Figure 8

Setup of the proposed 3D sound source localization method using four microphones.

Table 1 Results of the azimuth angle of arrival based on hardware implementation
Table 2 Results of the elevation angle of arrival based on hardware implementation
Figure 9

Recorded sound spectrum using the third microphone. (a) When the source has been placed behind the reflector; (b) when the source has been placed in front of the reflector. The logarithmic (dB) graphs indicate spectral level in comparison to 16-bit full scale.

Table 3 Results for proposed 3D sound source localization method (Section 7) using noise reduction procedure

10. Conclusion

In this paper, we reported on the simulation of TDE-ILD-based 2D half-plane sound source localization using only two microphones. Reduction of the microphone count was our goal. Therefore, we also proposed and implemented TDE-ILD-HRTF-based 3D entire-space sound source localization using only three microphones. Also, we used spectral subtraction and source counting methods in low-degree reverberation outdoor cases to increase localization accuracy. According to Table 3, implementation results show that the proposed method has led to less than 10% error for 3D location finding. This is a higher accuracy in source location measurement in comparison with similar researches which did not use spectral subtraction and source counting. Also, we indicated that partly covering one of the microphones by a half-sphere reflector leads to entire-space N-dimensional sound source localization using only N-microphones.

Authors’ information

AP was born in Azerbaijan. He has a Ph.D. in Electrical Engineering (Signal Processing) from the Electrical Engineering Department, Amirkabir University of Technology, Tehran, Iran. He is now an invited lecturer at the Electrical Engineering Department, Amirkabir University of Technology and has been teaching several courses (C++ programming, multimedia systems, digital signal processing, digital audio processing, and digital image processing). His research interests include statistical signal processing and applications, digital signal processing and applications, digital audio processing and applications (acoustic modeling, speech coding, text to speech, audio watermarking and steganography, sound source localization, determined and underdetermined blind source separation and scene analyzing), digital image processing and applications (image and video coding, image watermarking and steganography, video watermarking and steganography, object tracking and scene matching) as well as BCI.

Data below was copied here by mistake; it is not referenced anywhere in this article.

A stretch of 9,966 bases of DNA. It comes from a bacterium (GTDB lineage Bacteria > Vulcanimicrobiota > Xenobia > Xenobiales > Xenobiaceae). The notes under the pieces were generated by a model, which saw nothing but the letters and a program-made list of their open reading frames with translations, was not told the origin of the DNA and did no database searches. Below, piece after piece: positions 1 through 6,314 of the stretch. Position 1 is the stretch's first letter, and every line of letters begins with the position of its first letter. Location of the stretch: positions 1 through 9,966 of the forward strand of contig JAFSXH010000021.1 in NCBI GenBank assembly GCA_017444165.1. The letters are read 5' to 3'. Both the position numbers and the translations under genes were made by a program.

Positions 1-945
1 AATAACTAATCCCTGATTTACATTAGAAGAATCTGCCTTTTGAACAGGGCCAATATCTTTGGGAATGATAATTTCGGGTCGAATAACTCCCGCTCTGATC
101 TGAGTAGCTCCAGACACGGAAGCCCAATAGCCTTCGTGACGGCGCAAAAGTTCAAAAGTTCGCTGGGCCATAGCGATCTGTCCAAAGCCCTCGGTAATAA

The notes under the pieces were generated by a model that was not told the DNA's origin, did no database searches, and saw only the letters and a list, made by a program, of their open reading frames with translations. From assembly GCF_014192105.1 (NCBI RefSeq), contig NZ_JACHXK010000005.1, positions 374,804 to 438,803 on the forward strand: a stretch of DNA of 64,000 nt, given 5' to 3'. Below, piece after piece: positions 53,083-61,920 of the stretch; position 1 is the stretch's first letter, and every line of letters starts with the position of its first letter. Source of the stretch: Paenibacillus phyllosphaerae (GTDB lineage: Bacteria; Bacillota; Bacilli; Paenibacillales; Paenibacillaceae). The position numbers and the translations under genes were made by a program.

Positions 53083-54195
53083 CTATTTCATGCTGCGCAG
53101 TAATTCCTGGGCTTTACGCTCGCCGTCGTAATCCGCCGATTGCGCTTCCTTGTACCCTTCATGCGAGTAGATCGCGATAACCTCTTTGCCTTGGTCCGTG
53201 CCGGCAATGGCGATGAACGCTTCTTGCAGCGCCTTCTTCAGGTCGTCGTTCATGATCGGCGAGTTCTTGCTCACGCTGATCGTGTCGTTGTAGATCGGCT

SMA received his B.S. and M.S. degrees in Electronics from the Electrical Engineering Department, Amirkabir University of Technology, Tehran, Iran, in 1984 and 1987, respectively, and his Ph.D. in Engineering from the University of Cambridge, Cambridge, U.K., in 1996, in the field of speech processing. Since 1988, he has been a Faculty Member at the Electrical Engineering Department, Amirkabir University of Technology, where he is currently an associate professor and teaches several courses and conducts research in electronics and communications. His research interests include speech processing, acoustic modeling, robust speech recognition, speaker adaptation, speech enhancement as well as audio and speech watermarking.


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Pourmohammad, A., Ahadi, S.M. N-dimensional N-microphone sound source localization. J AUDIO SPEECH MUSIC PROC. 2013, 27 (2013).

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  • Sound source localization
  • ITD
  • TDE
  • TDOA
  • PHAT
  • ILD
  • HRTF